The Washburn University Employee Wellness Program is committed to keeping the healthy people healthy and rewarding individuals who possess the self-leadership skills necessary to maintain their own wellness status. Five employees have recently been nominated and selected for the Washburn Living Well at Washburn award: Jerry Farley, president; Jenna Glover, assistant professor, psychology; Toni Lewis, secretary II, College of Arts and Sciences; Clayton Peters, systems/network administrator, information technology services; and Jeremy Wrangler, assistant director of marketing, sports information.
The nominators wrote the following about each Living Well at Washburn winner:
Farley squeezes fitness into every day and works through the intricacies of running a university while out on a run, proving that both are possible and even complimentary. He strives to become better each day and exudes a passion, professionalism and enthusiasm. Farley encapsulates what it means to be living well. No matter if he is traveling around the world or delivering a speech at Washburn or giving an interview on television, he still maintains the balance of health. He also runs a great distance averaging around eight miles a day.
In addition to his personal interest in running, Farley has been instrumental in the creation of a culture of wellness on campus. He was a catalyst behind the Student Recreation and Wellness Center project as well as the Employee Wellness Program. In his letter to current and future Employee Wellness Program participants Farley states, “Most of us spend almost as much time with our work family as we do with our own family. We are attached to, invested in, and care about each other. Our wish for every member of the Washburn employee family is to be happy and healthy.”
Glover’s has been practicing mindful meditation regularly for five years now. Research is increasingly showing the benefits of mindful meditation on both mental and physical health. Glover teaches her clients mindful meditation and talks about how her practice has changed her life for the better. She also teaches graduate students about using mindful meditation for their own growth and also as a technique they can use with their own clients.
Lewis is an inspiration to all her co-workers in the College of Arts and Sciences. On most days, you will find Lewis swimming at the pool or jogging around campus during her lunch hour. The interest in exercise began when Lewis’ daughter, as a high school freshman, was required to do a certain number of exercises for a school event. At the time, Lewis was 48 years old, a smoker and didn’t have much interest in exercise, but she took this opportunity to exercise along with her daughter and hasn’t stopped. She also no longer smokes. In addition to jogging and swimming, Lewis also belongs to a bike club that keeps her biking many evenings and weekends. Some of her accomplishments include running two marathons, a tin-man triathlon and numerous 5K runs.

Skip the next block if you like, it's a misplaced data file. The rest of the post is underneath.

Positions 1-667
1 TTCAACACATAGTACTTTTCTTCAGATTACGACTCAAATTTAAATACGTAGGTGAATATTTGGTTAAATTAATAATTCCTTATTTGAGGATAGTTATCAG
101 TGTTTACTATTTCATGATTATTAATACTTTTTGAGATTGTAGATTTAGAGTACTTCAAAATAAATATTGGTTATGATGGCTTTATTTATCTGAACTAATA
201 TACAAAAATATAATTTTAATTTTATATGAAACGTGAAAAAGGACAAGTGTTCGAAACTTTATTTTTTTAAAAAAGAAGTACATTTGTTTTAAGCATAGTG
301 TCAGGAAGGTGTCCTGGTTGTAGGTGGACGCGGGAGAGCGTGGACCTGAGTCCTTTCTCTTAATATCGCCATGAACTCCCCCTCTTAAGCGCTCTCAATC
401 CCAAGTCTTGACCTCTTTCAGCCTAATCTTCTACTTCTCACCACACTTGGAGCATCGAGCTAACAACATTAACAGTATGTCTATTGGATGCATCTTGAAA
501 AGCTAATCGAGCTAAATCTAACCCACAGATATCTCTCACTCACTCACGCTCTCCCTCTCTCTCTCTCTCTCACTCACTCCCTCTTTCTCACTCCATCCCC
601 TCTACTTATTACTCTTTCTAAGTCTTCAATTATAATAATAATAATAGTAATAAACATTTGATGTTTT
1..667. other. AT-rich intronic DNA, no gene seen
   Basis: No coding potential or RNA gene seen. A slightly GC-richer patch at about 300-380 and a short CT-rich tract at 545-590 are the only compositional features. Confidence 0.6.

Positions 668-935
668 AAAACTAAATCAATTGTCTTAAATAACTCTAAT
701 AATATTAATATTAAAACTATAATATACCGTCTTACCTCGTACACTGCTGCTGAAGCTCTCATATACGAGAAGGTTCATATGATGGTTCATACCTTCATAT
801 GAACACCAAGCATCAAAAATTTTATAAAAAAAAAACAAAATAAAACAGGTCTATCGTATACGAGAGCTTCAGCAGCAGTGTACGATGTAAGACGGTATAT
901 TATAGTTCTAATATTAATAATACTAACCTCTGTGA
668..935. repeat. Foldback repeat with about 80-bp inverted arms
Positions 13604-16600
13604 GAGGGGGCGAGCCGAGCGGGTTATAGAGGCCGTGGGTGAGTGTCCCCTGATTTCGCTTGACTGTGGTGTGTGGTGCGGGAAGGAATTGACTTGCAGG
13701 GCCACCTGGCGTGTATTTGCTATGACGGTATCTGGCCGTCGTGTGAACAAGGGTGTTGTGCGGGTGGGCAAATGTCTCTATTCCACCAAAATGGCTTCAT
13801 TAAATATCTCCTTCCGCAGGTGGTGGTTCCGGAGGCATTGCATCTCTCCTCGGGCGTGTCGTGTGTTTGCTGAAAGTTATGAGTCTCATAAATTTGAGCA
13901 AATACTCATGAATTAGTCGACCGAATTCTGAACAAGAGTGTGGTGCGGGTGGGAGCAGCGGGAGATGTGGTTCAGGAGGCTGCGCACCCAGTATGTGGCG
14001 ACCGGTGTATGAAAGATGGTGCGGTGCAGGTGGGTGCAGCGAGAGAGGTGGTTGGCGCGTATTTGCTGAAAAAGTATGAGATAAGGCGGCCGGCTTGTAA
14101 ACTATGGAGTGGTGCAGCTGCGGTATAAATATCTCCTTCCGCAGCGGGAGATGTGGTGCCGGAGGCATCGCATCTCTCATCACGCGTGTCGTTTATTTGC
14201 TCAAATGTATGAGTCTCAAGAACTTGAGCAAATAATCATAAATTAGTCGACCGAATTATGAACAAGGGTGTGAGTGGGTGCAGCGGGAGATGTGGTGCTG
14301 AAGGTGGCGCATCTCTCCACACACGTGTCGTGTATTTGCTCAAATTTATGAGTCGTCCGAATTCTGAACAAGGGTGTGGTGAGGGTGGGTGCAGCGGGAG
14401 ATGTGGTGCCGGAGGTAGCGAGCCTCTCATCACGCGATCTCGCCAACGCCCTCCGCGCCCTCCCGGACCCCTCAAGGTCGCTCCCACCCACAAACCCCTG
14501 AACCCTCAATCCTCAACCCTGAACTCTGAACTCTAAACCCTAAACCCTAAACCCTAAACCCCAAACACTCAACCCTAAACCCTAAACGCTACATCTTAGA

Peters’ plays in a wheelchair basketball league for a team called Kansas Wheelhawks. He has competed in wheelchair basketball at the college level and continues to play well into his thirties. While playing for the Kansas Wheelhawks, he has obtained the league Most Valuable Player for 2009, 2010 and the 2011 season (voting for 2012 season is still pending). Peters is directly responsible for his team being named the Midwest Conference Champions from 2009-present. In the Champion Division Final 2011 Rankings, the Kansas Wheelhawks were ranked 12th nationally. He competes in tournaments around the country and against individuals that were members of the 2012 Para-Olympic basketball team. In addition to wheelchair basketball, Peters also plays in a wheelchair softball league in left field. He is active in wheelchair sports year round and can be found working out at the Student Recreation and Wellness Center. Peters is well liked and is well respected by his peers.
Between May 21, 2012 and April 2013, Wangler has lost more than 80 pounds, improved his cholesterol, blood pressure and overall wellness in spite of an exercise-related stress fracture that kept him from exercising for most of the winter. In May 2012, after watching “Forks Over Knives,” Wangler and his wife, Michaela Saunders, web editor, at Washburn, committed to becoming herbivores for health reasons. Wangler has turned his hobby of cooking into a true passion for his family and many friends. He has educated family members, including his step-father, who is now off of his blood pressure medication, and others. And he has done the work necessary to ensure that he can stick to his diet even when on the road or in the press box with Washburn Athletics.